As James prepped for the media storm that was The Decision, Miami Heat team president Pat Riley mastermind the greatest coup in free agent history. Wisely staggering every contract on the team so that those contracts came off the books that season, Riley could renounce the rights to every player freeing up enough cap room to make some major deals. That’s exactly what he did.

On July 9th, 2010, the Heat renounced the rights to every free agent, (though they’re officially listed as a sign-and-trade) and signed James, Bosh and Wade to deals.

Three years removed from a 15-67 season, and five years removed from a 2006 championship, Riley had rebuilt the Heat overnight into the favorites to dominate for the next decade.

Over the next four years and two championships, Miami built a contender almost exclusively off of veterans on minimum and/or near-minimum contracts (Ray Allen, Mike Miller, Mike Bibby, Shane Battier, Udonis Haslem, Chris Anderson, Joel Anthony, Rashard Lewis), and reclamation projects (Michael Beasley, Greg Oden).

It was a success in context, but with no youth in the pipeline, the Heat became old and slow just as fast as they were built up. LeBron left this summer back to Cleveland, effectively closing Miami’s championship window.

Rebuild Through the Draft

I won’t go there. Back to the details of 2008. Not now. I will say the final case studies are two very successful draft strategies that the Philadelphia 76ers, Orlando Magic, Boston Celtics, Milwaukee Bucks, and soon others hope to duplicate.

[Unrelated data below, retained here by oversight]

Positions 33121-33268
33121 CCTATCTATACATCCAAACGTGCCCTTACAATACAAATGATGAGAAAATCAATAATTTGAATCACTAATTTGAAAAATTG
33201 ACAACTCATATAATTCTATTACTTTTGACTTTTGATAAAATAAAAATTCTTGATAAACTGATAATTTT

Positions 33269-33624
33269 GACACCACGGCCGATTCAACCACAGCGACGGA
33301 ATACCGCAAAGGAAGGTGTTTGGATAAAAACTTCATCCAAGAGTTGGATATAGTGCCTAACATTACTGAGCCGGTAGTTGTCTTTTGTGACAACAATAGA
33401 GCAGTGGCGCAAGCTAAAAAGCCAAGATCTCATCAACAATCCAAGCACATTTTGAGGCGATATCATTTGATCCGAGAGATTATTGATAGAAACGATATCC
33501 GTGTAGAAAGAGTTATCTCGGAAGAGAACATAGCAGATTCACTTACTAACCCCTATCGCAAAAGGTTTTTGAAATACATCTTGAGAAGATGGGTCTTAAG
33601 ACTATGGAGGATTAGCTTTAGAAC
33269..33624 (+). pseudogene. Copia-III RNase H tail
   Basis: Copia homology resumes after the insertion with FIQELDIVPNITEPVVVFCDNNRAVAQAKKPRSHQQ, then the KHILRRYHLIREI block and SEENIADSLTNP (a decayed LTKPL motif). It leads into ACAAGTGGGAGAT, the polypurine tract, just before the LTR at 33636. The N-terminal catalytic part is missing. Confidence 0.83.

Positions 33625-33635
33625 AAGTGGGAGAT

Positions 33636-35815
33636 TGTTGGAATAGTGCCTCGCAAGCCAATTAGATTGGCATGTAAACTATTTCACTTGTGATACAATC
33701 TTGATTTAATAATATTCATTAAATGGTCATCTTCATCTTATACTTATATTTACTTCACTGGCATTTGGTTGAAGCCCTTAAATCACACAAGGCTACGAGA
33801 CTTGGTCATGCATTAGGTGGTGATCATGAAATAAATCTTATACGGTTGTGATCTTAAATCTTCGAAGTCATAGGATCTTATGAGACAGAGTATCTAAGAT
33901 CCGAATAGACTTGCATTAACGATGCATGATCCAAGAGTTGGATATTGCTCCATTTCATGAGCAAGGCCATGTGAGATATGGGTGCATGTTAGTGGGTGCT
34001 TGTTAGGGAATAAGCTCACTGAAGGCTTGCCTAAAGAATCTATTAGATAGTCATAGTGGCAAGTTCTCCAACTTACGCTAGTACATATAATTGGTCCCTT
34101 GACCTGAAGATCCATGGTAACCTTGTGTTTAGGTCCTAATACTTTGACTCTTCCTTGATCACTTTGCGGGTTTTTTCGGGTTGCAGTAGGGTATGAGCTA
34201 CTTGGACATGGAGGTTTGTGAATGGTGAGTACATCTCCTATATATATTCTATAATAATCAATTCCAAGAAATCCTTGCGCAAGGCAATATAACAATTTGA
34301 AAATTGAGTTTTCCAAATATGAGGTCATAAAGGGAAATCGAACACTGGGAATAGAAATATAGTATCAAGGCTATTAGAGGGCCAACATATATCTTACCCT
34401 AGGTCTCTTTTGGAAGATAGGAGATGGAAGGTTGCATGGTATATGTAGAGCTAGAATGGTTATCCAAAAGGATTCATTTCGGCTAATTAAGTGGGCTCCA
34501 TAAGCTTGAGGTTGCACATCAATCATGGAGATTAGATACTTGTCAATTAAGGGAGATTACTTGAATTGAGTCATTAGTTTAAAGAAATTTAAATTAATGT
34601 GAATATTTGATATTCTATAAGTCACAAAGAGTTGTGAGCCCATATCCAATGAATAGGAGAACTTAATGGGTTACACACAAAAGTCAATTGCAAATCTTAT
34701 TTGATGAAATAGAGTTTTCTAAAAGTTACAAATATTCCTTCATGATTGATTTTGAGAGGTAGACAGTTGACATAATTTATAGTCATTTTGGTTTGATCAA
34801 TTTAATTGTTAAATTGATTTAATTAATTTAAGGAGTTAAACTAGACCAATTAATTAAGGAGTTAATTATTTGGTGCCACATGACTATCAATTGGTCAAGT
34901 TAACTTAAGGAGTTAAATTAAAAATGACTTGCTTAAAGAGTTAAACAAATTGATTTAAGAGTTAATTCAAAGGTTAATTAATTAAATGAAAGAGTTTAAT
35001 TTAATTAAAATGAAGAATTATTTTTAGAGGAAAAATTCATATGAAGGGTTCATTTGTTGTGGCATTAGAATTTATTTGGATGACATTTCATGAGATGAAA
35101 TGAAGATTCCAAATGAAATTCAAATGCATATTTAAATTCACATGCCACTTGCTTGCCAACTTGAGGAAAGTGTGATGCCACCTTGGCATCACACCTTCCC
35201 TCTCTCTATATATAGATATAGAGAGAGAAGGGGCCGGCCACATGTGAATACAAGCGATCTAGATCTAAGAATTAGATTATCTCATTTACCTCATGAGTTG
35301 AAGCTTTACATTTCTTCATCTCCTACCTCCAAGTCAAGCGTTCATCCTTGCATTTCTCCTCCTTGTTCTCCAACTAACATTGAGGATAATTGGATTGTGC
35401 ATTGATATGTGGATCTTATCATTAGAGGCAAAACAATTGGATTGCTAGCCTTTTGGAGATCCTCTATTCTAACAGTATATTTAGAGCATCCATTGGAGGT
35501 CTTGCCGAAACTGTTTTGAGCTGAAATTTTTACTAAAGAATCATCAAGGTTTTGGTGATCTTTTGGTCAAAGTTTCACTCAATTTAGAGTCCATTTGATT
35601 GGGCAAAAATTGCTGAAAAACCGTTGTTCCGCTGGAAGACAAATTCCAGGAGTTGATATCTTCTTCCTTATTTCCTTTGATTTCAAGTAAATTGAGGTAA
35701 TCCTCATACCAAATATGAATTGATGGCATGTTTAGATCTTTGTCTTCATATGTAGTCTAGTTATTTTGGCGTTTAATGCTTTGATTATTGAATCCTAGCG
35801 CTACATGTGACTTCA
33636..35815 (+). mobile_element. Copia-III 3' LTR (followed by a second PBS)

They’re also the hardest.

Kevin Durant and Greg Oden were the clear cut picks in the 2007 draft. Sam Presti, GM of the Seattle SuperSonics, was full bore into rebuilding the team from the ground up. Gone were pillars Ray Allen (to Boston) and Rashard Lewis (to Orlando). In came draftees Kevin Durant and Jeff Green. They won 20 games.

In the year of the greatest tragedy in sports history, Presti ended up with another high draft pick, selecting mercurial point guard Russell Westbrook. It was the steal he acquired in the 24th pick, that really set the chains in motion. Serge Ibaka took a few years, but he would eventually develop into another star from the draft. They won 23 games.

With the third overall pick in the 2009 draft, Presti selected the final piece to the puzzle. James Harden solidified a young group that catapulted the Thunder into championship contention, and though he has since been traded (along with Jeff Green), the core is still in place. They’re working on their sixth 50+ win season since then.

The other case is also a very unique one. The San Antonio Spurs drafted Tim Duncan in 1997, first overall. They haven’t had a pick higher than 20th overall since. They've won 5 championships with Duncan, including last season. The Spurs have rebuilt around Duncan primarily with 2nd round picks. Now I use the word rebuild very carefully here. It’s more like retool, but for contenders the formula is worth noting. Here is the list of notable picks the Spurs have drafted since 1997:

*Players that played on the Spurs are highlighted*

That’s insane. Safe to say, it has also worked.

Rebuilding is done in many ways, there clearly is no one true way, nor is there one true correct way. In many of these cases the organizations have also included the others’ tactics (i.e. trades that accompany good drafting) in support of their own.

One thing can be said: from the owner(s), to the front office, to the players, to the fans, everyone must buy-in. Philadelphia or any other franchise can’t truly rebuild without first building solidarity in their plans.

Now, that’s the real art.